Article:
By John Furgele
There are many doom and gloomers when it comes to harness racing. Many feel that if it wasn’t for casino money, most harness tracks would be closed. Guess what? Casino dough and harness racing go hand in hand; if it weren’t for harness racing tracks, there wouldn’t be casinos in many states.
Others think there is major horse shortage which will lead to the ultimate demise of the sport, but if that’s the case, how do we explain this? On Oct. 18, a new harness racing track opened — Oak Grove Gaming and Racing (Oak Grove, Kentucky), jointly owned by Churchill Downs Incorporated (CDI) and Keeneland.
Say what you want about the corporate behemoth that is CDI, but if they thought harness racing was a losing proposition, they would not have constructed a new facility. The track will race 12 days in 2019 and at least that many in 2020. The track is 5/8 mile and has some stables for horses to ship in and out of.
Oak Grove Gaming and Racing will be a racino, complete with 1,200 historical racing machines, a five-star hotel, an event center and restaurants. This doesn’t get done without harness racing and the fact that two entities — Churchill and Keeneland (known for thoroughbred racing) — are hooking up with the standardbreds.
It hasn’t been an easy year for horse racing, but upon closer examination, it hasn’t been a bad one either. The recently concluded Breeders’ Cup saw record handle with $174.6 million bet over the two-day gathering at Santa Anita. That topped the previous record set last year.
Harness racing has also had a nice year. As of Nov. 7, total handle is $1.24 billion; up 3.4 percent from last year and that’s with 54 fewer racing days.
Many states are adding sports books and in addition to betting on horses, bettors can wager on all sports. One would think that sports betting would negatively impact horse and harness racing, but so far that hasn’t been the case. In fact, it may be causing more people to plunk down come cash on races. The bettor is already at a track, there’s lots of action to be had, so why not bet on the Patriots and the 5-7 exacta in race 3 at Plainridge?
Oak Grove isn’t offering high purses. Most days, the total purse has been around $50,000 with per race average hovering at $5,000, but bettors have never worried about purses when they look over the form and hedge their bets.
Oak Grove’s calendar is situated in a good spot — two weeks after the conclusion of the Grand Circuit meet at Lexington’s Red Mile. Dates for 2020 have to be submitted to the Kentucky Gaming Commission this month and here’s hoping that the Oak Grove meet will include more racing dates both next year and beyond.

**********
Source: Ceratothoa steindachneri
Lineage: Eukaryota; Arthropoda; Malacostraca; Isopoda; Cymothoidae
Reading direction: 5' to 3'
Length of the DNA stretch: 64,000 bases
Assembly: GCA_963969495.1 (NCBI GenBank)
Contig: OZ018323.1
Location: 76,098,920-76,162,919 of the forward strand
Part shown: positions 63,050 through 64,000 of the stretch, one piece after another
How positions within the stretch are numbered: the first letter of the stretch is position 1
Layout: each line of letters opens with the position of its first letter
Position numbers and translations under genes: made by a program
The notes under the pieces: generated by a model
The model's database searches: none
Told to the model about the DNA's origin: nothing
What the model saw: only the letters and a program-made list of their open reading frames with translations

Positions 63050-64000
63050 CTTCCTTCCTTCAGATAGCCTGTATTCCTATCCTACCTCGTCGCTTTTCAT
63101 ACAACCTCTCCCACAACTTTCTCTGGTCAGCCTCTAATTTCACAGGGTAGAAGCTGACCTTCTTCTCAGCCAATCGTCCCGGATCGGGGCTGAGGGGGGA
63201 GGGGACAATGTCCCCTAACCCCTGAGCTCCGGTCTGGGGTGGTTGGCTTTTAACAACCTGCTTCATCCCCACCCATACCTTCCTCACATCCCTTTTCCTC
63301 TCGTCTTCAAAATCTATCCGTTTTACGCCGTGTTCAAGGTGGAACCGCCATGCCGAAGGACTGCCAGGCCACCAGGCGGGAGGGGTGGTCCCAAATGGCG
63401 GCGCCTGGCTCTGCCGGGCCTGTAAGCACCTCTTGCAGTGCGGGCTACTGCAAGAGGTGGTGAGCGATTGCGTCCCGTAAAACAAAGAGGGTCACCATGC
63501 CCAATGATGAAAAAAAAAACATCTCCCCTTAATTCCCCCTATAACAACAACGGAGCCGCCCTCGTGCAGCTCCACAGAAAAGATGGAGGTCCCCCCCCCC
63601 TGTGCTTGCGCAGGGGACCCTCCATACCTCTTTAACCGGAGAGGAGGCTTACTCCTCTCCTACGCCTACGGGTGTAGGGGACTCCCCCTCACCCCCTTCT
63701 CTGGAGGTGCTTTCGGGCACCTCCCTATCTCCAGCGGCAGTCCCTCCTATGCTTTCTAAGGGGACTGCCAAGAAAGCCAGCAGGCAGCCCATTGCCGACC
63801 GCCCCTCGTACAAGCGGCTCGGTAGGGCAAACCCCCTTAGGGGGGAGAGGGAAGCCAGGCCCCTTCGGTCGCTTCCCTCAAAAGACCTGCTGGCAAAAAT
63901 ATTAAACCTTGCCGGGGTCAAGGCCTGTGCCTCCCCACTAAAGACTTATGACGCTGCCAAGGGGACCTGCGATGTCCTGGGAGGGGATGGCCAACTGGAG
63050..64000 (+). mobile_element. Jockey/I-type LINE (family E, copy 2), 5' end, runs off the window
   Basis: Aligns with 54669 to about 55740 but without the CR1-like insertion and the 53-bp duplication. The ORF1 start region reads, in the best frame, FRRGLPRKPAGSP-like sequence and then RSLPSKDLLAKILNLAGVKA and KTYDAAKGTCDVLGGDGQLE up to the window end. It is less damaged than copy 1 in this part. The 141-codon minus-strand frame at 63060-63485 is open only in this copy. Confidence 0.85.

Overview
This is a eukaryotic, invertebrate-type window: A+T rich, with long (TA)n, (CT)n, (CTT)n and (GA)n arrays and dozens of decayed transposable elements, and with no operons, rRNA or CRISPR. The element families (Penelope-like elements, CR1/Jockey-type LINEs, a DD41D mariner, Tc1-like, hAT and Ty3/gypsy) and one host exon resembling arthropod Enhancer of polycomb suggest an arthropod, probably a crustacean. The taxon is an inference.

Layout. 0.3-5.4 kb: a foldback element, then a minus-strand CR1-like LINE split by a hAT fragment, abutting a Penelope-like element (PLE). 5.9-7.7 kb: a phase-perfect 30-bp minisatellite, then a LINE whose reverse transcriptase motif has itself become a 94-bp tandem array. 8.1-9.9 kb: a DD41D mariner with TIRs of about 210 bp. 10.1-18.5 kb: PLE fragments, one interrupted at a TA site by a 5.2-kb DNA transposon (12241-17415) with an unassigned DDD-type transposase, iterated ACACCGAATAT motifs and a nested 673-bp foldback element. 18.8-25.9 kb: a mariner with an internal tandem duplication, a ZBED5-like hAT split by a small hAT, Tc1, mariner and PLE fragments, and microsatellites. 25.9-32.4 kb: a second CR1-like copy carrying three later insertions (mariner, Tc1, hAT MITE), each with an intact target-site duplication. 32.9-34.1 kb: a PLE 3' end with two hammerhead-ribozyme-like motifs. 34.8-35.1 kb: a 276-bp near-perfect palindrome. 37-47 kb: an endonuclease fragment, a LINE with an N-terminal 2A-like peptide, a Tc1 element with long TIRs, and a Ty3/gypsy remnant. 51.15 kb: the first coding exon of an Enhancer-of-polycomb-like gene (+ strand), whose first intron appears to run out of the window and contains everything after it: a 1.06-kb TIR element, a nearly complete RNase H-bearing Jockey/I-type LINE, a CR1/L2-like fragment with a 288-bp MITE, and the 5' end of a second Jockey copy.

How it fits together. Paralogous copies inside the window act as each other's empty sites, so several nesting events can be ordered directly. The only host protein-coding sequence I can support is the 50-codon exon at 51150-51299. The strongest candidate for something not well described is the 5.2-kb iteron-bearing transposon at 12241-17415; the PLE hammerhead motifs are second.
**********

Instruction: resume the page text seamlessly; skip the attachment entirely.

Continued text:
The track is following a Friday-Sunday format — three days over four weeks — with this year’s meet concluding Nov. 10.
Those that follow sports have said that horse racing “has been in decline,” for years, but I beg to differ. In the summer, Saratoga Race Course drew over 1 million people for its 39-day meet; the recently concluded Breeders Crown handled over $6.6 million and a new harness track has opened in the Bluegrass State.
Time will always tell, but right now, harness racing appears to be on the rise, an uptick if you will.
As a kid growing up in the Buffalo suburbs in the 1970s and 80s, the radio was one of John Furgele’s best friends. In the evenings, he used to listen to a show on WBEN radio called “Free Form Sports,” hosted by Buffalo broadcast legend Stan Barron. The show ran weeknights from 6 to 11 pm and featured every kind of sport you could imagine. One minute, Mr. Barron was interviewing a Buffalo Sabres player; the next, he was giving high school field hockey scores.
But there was always one thing that caught John’s ear. During those five hours, Barron would give the results from Western New York’s two harness racing tracks — Buffalo Raceway and Batavia Downs. This is where John learned what exactas, quinellas, trifectas and daily doubles were all about. From then on, he always paid attention to harness racing, and when Niatross (a legendary Western New York horse) hit the scene in 1979, his interest began to blossom.
John believes harness racing is a sport that has the potential to grow and he will explore ways to get that done via marketing, promotion and, above all, the races themselves.
When he’s not watching races, John is busy with his family and his job in sales. Like the pacers and trotters, he does a little running himself and you’ll occasionally find him “going to post” in a local 5K race.